Most project managers have experienced having to deal with a bottleneck and know the bottleneck meaning. Process bottlenecks are a common reason why projects run over time or over budget. They are often a sign that you need to improve communication, project plans, or operational efficiency. Sadly, bottlenecks are often acknowledged after they have caused problems and delays.
However, it is possible to identify and neutralize bottlenecks before they become a problem. This article sets out to define what a bottleneck is, why they are important to detect and deal with, and offers some tips on how to do that.
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A bottleneck is any stage within a project that stalls and holds up subsequent tasks and dependencies. In project management, these have the effect of reducing the pace and capacity of the project or workflow.
Another way of thinking about the bottleneck meaning is as a work stage that gets more work requests than it can process at its maximum throughput capacity. The natural result of this is an interruption to the flow of work and delays across the production process.
A bottleneck can be a person, a department or team, a task, or a whole work stage. In the context of software development, testing and quality review are examples of typical bottlenecks.
The potential negative impact of a bottleneck
Most project managers will be very familiar with the negative impacts of a bottleneck, but it is worth listing them here:
- They can increase your workload backlog
- They can decrease your efficiency
- They can reduce team morale
- They can lead to dissatisfied clients and lost revenue
How to identify and detect a bottleneck
There are two types of bottlenecks to watch out for:
- Systems-based bottlenecks. These are caused by old or obsolete systems, software, apps, and infrastructure.
- Performer-based bottlenecks. These are caused by the limited performance of individuals or teams within a project. A common example of this is a bottleneck caused by too many demands on a team or team member, which impedes their performance.
Systems-based bottlenecks will often show up when you carefully review your project logs. Performer-based bottlenecks are often a sign that your team is stretched too thin.
Identifying the bottleneck meaning actually begins with mapping your processes and analyzing your progress and performance. From there, it’s useful to use visual bottleneck analysis tools like Gantt charts and Kanban boards to help your detect where work requests pile up.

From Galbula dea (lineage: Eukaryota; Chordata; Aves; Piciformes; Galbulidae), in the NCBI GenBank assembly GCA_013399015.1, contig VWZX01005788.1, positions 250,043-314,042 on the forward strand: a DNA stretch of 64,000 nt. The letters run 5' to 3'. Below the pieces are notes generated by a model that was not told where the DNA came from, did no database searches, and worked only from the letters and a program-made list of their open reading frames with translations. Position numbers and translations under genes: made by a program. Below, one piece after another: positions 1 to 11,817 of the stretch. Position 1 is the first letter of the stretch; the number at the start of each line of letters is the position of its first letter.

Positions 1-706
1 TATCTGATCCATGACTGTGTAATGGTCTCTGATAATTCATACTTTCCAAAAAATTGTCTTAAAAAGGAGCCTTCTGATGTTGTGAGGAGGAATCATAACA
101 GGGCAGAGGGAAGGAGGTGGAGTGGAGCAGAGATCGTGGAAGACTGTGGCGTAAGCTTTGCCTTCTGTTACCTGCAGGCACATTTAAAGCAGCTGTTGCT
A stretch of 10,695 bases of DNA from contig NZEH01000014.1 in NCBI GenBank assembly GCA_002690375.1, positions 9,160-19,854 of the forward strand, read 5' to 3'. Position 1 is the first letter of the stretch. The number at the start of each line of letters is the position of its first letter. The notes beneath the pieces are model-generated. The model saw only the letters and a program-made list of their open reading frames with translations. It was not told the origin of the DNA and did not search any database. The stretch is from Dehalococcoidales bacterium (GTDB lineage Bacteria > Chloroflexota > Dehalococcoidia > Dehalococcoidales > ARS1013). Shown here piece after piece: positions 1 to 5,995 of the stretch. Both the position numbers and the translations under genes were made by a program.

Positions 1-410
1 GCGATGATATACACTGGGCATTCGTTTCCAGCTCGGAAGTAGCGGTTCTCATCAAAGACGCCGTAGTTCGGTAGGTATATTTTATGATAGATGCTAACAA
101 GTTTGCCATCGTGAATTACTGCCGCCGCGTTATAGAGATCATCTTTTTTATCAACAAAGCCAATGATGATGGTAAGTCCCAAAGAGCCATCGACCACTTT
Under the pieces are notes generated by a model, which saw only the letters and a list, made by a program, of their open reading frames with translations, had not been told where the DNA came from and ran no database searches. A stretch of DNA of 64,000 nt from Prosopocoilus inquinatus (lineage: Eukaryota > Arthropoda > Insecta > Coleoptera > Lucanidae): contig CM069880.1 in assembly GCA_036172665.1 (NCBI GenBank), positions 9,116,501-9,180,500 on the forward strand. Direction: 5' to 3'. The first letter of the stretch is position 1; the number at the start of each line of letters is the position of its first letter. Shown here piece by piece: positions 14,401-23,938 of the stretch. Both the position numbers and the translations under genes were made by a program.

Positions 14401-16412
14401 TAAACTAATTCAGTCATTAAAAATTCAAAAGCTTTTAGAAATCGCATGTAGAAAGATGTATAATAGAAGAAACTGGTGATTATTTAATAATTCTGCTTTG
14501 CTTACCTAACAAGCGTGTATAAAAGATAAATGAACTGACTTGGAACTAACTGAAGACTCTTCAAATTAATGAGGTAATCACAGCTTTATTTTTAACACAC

Once you’ve done this, you can drill deeper to identify the possible causes of the bottlenecks you find.
A project manager can use a Kanban board to help identify bottlenecks in the following ways:
- Visualize. Tracking work on task cards on a Kanban board makes it easier to see where work items pile up, which usually indicates the existence of a bottleneck. Here’s how that looks in Teamhood.
- Map Queues and Activities. Separating queues and activities and mapping them on a Kanban board shows how much time work sits waiting in a queue prior to a given activity. If the queue grows faster than the activity processes, that is a sign of a bottleneck.
- Measure Cycle Time per Stage. Measuring your cycle time at every stage lets you build a cycle time heat map diagram. This diagram will show you the stages where tasks/cards spend the most time. If these workflow stages are queues, too, those are probably your bottlenecks.
How to deal with and neutralize a bottleneck
Once you have identified your bottleneck, you next need to diagnose the cause of that bottleneck. It is helpful to do this interactively with your team members. Getting input from the people working on the project will help you understand the real reasons for the bottlenecks and whether they are systems-based or performer-based bottlenecks.
After identifying the bottlenecks and their causes, you can develop solutions. Here are some of the most common bottleneck causes and associated solutions:
- WIP limits. If your work-in-progress limits are quite liberal in the bottleneck and there is a lot of context switching, consider lowering the WIP limit. If you don’t have a WIP limit, consider setting one.
- Process work in batches. Some operations will take less time if you organize similar work items in batches. However, it’s usually best to keep those batches small.
- Add people and resources. Bottlenecks can often be neutralized by adding more people or resources to deal with them. Just bear in mind that once you have dealt with a particular bottleneck you will need to redistribute your resources quickly, otherwise, you risk creating another bottleneck. Check out best resource management tools to pick one for you.
Once you have developed an appropriate solution, implement that into your project workflow. Keep an eye on any knock-on roadblocks or redundancies created when you implement these changes. You should also monitor and evaluate your project flow. Conduct a follow-on bottleneck analysis to gather more data to improve your project planning and team effectiveness.
For more on how using Kanban can help improve your workflow, check out our expanding library of Kanban content: Kanban resources.
Alternatively, why not try a no-obligation free version of Teamhood to see how Kanban can help improve your project management workflows. Set up in minutes, with no credit card details needed and no strings attached –
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